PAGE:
AHL, ECHL Musical Chairs for Some Players
Feb 20, 2013
Every season in the American Hockey League, rosters ebb and flow to levels far greater than their National Hockey League affiliates.
Clubs like the Milwaukee Admirals see their top end talent move up to fill up holes on NHL teams, while at the other half of the spectrum, players from the ECHL step in to fill the vacated slots in the AHL. Therefore, there are always many moving parts in both directions for AHL franchises, and players have to be ready, willing and able to transfer at a moment’s notice—and that’s just during a normal regular season.
The 2012-2013 AHL campaign can hardly be characterized as routine considering it began with a lockout in the NHL. Many players turned to the AHL as a place to hone their games while they waited for a return to the show.
In order to open up the necessary roster spots, prospects who normally would have been employed in the AHL were sent down to the ECHL.
“It was kind of unfair for the guys just coming out of college or junior that would have been here that weren’t getting that opportunity (to play right away in the AHL),” Admirals forward Chris Mueller said. “The lockout had a whole trickledown effect, but guys are now getting an opportunity here that weren’t earlier in the season.”
When the lockout finally ended on the morning of January 6, the whole dynamic of the AHL season changed. NHL teams began recalling their top-end talent, opening up the floodgates on a similar rush of movement upward from the ECHL.
“Not only did AHL teams have guys coming up from Cincinnati, but it also bumped players already in our lineup up on the pecking order,” Milwaukee coach Dean Evason said.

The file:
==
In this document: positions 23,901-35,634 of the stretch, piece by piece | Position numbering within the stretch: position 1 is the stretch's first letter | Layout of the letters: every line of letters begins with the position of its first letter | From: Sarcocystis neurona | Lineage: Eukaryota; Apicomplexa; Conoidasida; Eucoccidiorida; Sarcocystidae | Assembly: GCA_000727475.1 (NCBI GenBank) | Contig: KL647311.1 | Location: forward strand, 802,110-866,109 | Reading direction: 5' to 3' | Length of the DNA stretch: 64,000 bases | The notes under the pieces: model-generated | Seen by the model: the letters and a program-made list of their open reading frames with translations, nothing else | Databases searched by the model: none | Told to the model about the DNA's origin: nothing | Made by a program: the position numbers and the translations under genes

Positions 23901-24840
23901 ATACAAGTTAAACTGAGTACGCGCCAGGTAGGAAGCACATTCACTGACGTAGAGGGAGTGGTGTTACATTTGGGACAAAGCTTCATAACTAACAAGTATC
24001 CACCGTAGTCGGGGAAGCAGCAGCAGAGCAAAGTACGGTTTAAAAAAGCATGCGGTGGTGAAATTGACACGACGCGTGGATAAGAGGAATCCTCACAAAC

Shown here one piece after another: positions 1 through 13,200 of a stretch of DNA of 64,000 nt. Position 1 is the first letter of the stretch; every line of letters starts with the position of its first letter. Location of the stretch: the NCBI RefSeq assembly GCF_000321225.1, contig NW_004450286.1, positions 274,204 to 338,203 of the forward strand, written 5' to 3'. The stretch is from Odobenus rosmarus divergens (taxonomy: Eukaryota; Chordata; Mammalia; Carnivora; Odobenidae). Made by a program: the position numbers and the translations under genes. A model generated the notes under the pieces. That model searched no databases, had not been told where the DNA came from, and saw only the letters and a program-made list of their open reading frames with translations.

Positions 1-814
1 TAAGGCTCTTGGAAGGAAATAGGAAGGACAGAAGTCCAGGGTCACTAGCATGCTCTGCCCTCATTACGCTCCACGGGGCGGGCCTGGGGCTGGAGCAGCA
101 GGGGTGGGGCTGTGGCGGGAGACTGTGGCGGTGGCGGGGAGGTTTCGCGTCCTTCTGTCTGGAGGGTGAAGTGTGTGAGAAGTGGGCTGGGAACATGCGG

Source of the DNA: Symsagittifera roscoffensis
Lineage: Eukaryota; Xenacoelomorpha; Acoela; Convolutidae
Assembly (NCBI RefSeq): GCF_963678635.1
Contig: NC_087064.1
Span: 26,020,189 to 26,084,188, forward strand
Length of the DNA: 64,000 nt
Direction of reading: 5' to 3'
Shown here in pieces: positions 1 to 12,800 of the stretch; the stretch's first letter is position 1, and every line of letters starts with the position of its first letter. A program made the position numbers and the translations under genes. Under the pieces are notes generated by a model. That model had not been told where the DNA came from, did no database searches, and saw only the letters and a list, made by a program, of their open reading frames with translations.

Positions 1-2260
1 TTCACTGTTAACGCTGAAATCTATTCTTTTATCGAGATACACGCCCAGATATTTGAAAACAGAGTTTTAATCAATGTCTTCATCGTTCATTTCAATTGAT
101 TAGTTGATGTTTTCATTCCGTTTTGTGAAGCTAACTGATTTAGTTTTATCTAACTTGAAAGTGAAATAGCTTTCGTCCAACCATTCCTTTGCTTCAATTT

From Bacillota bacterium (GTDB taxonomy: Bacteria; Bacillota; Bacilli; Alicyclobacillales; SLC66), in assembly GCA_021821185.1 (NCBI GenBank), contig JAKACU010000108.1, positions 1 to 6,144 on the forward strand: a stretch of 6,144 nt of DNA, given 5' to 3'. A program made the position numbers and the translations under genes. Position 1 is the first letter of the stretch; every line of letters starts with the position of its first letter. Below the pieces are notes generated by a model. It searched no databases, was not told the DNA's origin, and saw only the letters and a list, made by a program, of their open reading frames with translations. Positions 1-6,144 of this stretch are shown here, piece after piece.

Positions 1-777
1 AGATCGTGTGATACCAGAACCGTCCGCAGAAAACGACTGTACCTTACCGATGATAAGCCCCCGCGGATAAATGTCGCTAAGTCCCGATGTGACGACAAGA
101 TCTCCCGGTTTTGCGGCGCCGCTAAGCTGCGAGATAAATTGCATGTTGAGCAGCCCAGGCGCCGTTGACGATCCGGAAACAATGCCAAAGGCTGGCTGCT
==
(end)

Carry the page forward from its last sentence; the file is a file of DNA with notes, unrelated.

Two current Admirals, Anthony Bitetto and Cam Reid (and until this week’s trade Taylor Aronson), spent time in the ECHL during the fall before becoming significant components of the Admirals’ roster. Meanwhile, another three skaters, Josh Shalla, Jack MacLellan and Charles Olivier-Roussel, suited up in games for Milwaukee this season, but currently reside with the Cyclones.
“Everyone has played here for the most part, some more than others,” Evason said. “We think we’ve allowed everyone the chance to play. But regardless of who we lose to future call ups from Nashville, some guys will be able to elevate their games to higher positions.”
For defensemen Bitetto and Aronson, it was a cold reality starting the year in Cincinnati.
“Getting sent down was frustrating, but there was nothing we could do,” Aronson said. “We just had to realize that it’s part of the job.”
After graduating from Northeastern University last spring, Bitetto dressed in one playoff game with Milwaukee. At the beginning of this season the Oceanside, New York native played the role of league hopper, sandwiching in five AHL games in two different stints with Milwaukee, while dressing in 23 games for the Cyclones, picking up three points and 16 minutes in penalties.